• 11. 9~ across the Cityo The main arteries do not have capacity to handle all City and metropolitan through traffic, so that much through traffic filters through local residential streets. Consequent13" many residential neighbor­ hoods are split into smaller sections by heavy streams of through traffico Proposed superhighways,- such as the Concord Pike Extension and the Belt Expressway, can be expected to divert a large part of this traffic i f their locations and access points are properly planned in relation to residential neighborhoods 0 Even with these superhighways, however, lIl8.I1V main streets that now pass through neighborhoods, such as Brattle Street, Huron Avenue, Cambridge Street, and Broadway, will still carry heavy traffic loads. S) MUNIC~AL BOUNDARIES ARBITRARILY DIVIDE RESIDENTIAL AREAS. MuniCipal boundary lines are so laid out that they run through many residential blocks in an illogical fashion. Areas of homes that would be tulified according to their physical layout are divided into arbitrary political and administrative service districts" Since local civic life and municipal services form the focus of citizen interest and loyalty, municipal boundaries have been used as neighborhood boundaries, although in some cases they do not form logical boundaries in a physical sense. For many of its services and activities the Cambridge family naturally looks outside of its neighborhood. The family automobile and a con­ venient public transportation system extend its geographical range. The public high schools serve the community as a whole 0 Church loyal­ ties by and large do not correspond with neighborhood boundaries, Shopping, employment.~ amusement} cultural., and higher educatiorial needs are met on a City and metropolitan pattern v In spite of these limitations 9 however, the neighborhood unit principle fills an important local need for the organization of residential land use, service facilities,and associational and civic life in logical groupings within the City as a whole, Some Cambridge Neighborhoods Of the thirteen neighborhoods of Cambridge, the following most clearly demonstrate neighborhood unit principles L~ their present physical form ~ East Cambridge (Ne ighborhood 1); Strawberry Hill (Ne ighborhood 13); and the Agassiz School District (Neighborhood 8). Each of these neigh­ borhoods has clearly defined geographical boundaries. The service areas of the public schools correspond c+.osely to "natural" neighborhood boundaries. The local public schools are suitably located to form the beginnings of neighborhood centers. Local shopping facilities are close at hand. In their existing condition other neighborhoods of the City are less satisfactory from an ideal ~oint of view. North Cambridge (Neighbor­ hood 11), for example, is a residential area which has a distinct identi~ of its own but yet is made up of many heterogeneous elements. Physically it is split by Massachusetts Avenue and by the Arlington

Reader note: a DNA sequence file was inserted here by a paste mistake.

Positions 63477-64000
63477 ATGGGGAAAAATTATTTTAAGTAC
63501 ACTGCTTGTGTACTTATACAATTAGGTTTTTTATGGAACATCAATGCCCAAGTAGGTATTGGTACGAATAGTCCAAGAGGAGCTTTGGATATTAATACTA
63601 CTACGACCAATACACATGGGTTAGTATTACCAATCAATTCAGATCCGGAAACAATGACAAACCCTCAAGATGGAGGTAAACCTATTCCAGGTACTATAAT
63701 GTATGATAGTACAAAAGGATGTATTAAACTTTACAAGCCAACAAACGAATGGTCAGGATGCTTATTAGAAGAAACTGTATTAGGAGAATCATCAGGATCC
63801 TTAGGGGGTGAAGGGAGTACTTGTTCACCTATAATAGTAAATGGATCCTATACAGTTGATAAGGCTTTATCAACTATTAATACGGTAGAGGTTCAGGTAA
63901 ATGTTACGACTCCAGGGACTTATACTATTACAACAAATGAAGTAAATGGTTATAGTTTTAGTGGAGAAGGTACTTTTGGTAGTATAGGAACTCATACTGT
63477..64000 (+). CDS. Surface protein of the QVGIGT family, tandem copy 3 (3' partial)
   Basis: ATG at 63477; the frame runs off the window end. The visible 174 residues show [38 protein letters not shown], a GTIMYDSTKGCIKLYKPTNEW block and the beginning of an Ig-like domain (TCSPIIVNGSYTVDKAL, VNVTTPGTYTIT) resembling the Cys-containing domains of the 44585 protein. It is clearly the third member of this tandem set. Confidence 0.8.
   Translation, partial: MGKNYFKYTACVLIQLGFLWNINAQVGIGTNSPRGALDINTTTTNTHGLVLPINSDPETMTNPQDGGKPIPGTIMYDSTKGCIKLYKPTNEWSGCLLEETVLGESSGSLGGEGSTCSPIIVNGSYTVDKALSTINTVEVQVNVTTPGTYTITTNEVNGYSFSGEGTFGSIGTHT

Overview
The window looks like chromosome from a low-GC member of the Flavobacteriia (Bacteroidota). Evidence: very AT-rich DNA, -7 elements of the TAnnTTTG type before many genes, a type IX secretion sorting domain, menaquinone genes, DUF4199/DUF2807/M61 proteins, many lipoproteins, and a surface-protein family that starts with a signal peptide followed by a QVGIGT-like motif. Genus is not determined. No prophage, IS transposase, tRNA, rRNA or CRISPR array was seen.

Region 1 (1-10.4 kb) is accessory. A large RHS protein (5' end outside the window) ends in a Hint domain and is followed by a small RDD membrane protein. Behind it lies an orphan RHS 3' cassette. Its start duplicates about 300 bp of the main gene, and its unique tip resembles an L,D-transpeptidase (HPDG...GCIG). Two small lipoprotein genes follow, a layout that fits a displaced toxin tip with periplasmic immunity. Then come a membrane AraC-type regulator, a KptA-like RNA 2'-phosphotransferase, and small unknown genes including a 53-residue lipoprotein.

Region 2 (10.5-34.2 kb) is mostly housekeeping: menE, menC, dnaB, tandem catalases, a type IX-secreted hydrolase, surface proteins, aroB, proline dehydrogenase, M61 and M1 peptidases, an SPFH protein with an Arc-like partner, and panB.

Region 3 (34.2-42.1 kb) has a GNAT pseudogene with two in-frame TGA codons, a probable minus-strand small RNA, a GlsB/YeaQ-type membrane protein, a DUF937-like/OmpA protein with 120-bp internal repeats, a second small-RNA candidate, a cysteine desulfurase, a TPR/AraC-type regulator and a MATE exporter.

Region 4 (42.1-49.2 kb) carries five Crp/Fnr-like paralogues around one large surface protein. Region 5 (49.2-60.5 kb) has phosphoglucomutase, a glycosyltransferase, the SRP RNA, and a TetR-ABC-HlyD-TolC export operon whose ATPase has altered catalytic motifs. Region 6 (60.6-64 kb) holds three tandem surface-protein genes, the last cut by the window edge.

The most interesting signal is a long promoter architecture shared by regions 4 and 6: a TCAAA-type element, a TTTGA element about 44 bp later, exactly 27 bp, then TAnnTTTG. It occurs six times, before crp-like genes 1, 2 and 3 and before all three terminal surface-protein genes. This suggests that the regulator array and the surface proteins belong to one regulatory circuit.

• 12. 10- Branch of the Boston andlb.ine.. Railroad into various residential subgroupings. It is served by two Roman Catholic elementary schools and a French Canadian Catholic elementary school. in Sddition to the public school system. One of the least homogeneous neighborhoods of Cambridge is Neighborhood 10, the largest in total area. It is divided by Huron Avenue, Bratt1e street, Fresh Pond Parkway, Mount Auburn street and other main traffic ways. It contains several residential groupings at a "sub-neighborhood" level with a clear identity of their own. These include Larchwood, The llarsh, and Coolidge Hill. St. Peter~ Parochial School and various private schools are strong competitors to the local public school system. Cambridge Highlands (Neighborhood 12) is a special case. A small isolated residential section of Cambridge, its growth is restricted by nearby industrial land unsuitable for residence. It will never be large enough to support its own public elementary school. Another special case is Neighborhood 2, which includes only M.IoT.,related residential facilities, and nearby industrial blocks. This section of the City has, however, a clear identity unrelated to any residential area and with prominent geographical boundaries. Harvard and Radcliffe, on the other hand, cannot be separated by a hard and fast line from nearby : residential areas, V CAMBRIDGE NEIGHBORHOODS IN PRACTICE Neighborhood Plans The division of residential Cambridge into neighborhood units has already proved of value for its primary purpose: the preparation of plans for the protection and improvement of residential areas. Two neighborhood plans were published by the Planning Board in 1952: Plan for the Straw~ berry Hill Neighborhood and Plan for Cambridge HighlandS (see illustration 2, page 12). Neighborhood surveys have been begun iii other neighborhoods as the preliminary step to the preparation of neighborhoodr plans. The neighborhood concept has been applied in the consideration of sites for new elementary schools by the Advisory Committee on the School Building Program (see lllustration 3, page 14). Organizational Campaigns Cambridge neighborhoods have been used by the Cambridge Tuberculosis and Health Association as the basis for recruiting voluntary personnel and for X-ray surveys to discover and prevent tuberculosis. Voluntary first­ aid and nursing personnel for civil defense have been also recruited on a neighborhood basiso